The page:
Is there such a thing as an old diamond or a new diamond? Which begs the question, is a diamond renewable or unrenewable source? You be the judge!
Diamonds are found in igneous rocks called kimberlite (a mineral composed of a chain of carbon atoms that’s been crystallized). Diamonds are the hardest naturally occurring substance with the highest thermal conductivity capable of any material. You’ve heard the expression, “A diamond lasts forever?” Did you know that the ancient Romans and Greeks believed that diamonds were tears cried by the gods or splinters from falling stars? An example would be in 1981, when Smithsonian researchers tried to cut through a large iron meteorite that had crash-landed in the Antarctica, it was full of microscopic diamonds!
Jewelers are frequently asked if a diamond is a “new” diamond or an “old.” However what consumers don’t realize, is that diamonds are continuously resold and repurposed not only by the consumer but also by reputable diamond brokers throughout the world.
The bigger question may be, do you favor an Old Mine cut, Old European, Modern Round Brilliant or just a Traditional cut. Confused? Not to worry, you’re not alone. Mainly due to technological advances in the cutting process, vintage diamond cuts, have significantly less facets than the modern round cuts of today.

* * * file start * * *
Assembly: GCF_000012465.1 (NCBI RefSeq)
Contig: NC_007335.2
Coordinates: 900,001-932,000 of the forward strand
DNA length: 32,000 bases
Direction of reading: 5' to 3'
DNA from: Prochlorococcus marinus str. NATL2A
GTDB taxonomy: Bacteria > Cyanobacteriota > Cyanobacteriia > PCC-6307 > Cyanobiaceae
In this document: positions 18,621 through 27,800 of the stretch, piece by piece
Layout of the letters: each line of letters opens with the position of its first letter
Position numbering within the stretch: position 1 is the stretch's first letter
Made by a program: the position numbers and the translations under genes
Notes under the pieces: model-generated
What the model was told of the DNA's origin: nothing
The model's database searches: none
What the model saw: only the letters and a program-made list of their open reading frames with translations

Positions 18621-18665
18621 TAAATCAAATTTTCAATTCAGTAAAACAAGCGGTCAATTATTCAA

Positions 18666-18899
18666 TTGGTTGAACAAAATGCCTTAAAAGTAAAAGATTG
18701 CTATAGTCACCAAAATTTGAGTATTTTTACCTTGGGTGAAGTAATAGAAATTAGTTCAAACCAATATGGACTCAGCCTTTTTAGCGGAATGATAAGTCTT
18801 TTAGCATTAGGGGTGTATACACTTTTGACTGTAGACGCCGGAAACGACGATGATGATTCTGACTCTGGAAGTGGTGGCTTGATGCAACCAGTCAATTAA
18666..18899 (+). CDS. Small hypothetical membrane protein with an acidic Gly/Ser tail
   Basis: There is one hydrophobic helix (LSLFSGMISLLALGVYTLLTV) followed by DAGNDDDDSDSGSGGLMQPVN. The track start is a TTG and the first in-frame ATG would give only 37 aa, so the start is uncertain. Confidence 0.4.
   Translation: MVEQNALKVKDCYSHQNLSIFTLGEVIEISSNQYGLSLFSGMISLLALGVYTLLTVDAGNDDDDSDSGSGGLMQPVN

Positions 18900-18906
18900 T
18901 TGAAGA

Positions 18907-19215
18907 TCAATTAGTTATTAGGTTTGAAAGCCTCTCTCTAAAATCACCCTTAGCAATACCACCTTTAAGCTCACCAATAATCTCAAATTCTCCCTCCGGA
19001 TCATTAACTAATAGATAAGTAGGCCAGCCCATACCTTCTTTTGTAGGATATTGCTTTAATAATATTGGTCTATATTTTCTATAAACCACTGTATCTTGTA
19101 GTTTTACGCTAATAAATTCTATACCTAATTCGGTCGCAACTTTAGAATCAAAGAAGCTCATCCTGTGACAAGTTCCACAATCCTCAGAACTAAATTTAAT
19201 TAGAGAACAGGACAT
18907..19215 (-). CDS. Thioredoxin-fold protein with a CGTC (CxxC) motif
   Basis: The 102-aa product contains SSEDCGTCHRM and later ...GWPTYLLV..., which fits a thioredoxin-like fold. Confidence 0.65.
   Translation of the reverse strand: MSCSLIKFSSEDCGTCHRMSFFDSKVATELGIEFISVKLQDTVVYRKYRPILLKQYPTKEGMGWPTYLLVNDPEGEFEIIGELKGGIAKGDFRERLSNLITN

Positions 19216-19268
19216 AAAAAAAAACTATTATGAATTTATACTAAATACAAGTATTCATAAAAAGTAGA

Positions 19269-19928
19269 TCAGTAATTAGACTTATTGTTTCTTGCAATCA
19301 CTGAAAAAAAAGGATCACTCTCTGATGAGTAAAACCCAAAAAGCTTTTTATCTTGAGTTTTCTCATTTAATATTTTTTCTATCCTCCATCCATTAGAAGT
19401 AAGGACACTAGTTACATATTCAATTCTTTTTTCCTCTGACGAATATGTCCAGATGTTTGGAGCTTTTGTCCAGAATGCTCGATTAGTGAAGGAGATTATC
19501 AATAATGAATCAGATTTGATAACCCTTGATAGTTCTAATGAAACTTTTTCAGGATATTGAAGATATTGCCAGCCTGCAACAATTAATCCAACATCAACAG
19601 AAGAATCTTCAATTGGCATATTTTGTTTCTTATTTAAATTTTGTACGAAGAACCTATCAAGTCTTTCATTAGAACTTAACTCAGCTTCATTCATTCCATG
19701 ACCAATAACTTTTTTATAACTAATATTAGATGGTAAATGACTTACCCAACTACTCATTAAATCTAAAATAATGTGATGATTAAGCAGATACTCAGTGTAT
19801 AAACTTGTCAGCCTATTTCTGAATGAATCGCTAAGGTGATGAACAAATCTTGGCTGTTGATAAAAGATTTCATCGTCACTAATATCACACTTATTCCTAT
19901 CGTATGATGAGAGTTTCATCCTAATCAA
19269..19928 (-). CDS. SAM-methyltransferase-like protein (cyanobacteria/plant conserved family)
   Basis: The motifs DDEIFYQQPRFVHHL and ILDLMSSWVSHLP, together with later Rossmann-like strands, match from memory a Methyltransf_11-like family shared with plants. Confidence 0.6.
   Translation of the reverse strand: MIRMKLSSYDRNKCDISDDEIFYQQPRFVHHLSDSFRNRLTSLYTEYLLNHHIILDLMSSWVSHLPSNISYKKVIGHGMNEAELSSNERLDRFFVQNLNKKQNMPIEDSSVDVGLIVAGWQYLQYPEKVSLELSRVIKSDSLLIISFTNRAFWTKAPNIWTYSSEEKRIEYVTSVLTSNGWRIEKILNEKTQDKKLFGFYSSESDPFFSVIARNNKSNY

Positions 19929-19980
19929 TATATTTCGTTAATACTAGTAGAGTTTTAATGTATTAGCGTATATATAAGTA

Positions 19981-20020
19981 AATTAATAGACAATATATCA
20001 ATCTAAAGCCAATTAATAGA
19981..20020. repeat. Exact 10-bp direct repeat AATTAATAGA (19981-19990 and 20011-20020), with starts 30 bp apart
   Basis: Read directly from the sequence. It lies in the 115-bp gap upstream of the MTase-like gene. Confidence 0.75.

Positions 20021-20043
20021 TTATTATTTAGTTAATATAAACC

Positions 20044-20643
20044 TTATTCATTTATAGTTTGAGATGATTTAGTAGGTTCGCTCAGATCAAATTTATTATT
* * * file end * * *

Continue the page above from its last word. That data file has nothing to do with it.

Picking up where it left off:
Old Mine Cut diamond engagement ring approximately .0.7ct w/ approximately .43ctw
Old Mine cuts are just that, older cuts that were faceted from the 1700’s through the Victorian era. These works of art were faceted by hand. The first Old Mine Cuts were square but with time became rounder at the girdle. Old mine cut diamonds have high crowns, small tables, and large and flat culets.
An Old European cut diamond has small table facets, heavy crowns, steep proportions and are round in shape. Old European cuts date from the 1800’s to the Art Nouveau era. The later transitional Old European cut began to show a wider table and a centered point.
Modern Round Brilliant cuts evolved with technological advances in the late 1900’s. The glow of the round brilliant cut has been compared to the black and white contrast of a checkerboard pattern. This cut is now the standard and most popular way to cut diamonds.
Rose Cut Diamond Earrings
But back to the original question. New or old? As you’ve probably guessed, there is NO new or old. Yes, a diamond can be recut, but some would ask why? Is a diamond sustainable. You be the judge. We dig them up, and repurpose them to incredible works of art.
Older cuts are full of personality and appeal. They are truly one of a kind. Newer cuts exemplify just how far we’ve come in showcasing the earth’s creation.
An important take away… What matters is WHERE you purchase your diamond. There’s too much history and knowledge to leave your diamond purchase to an unskilled professional!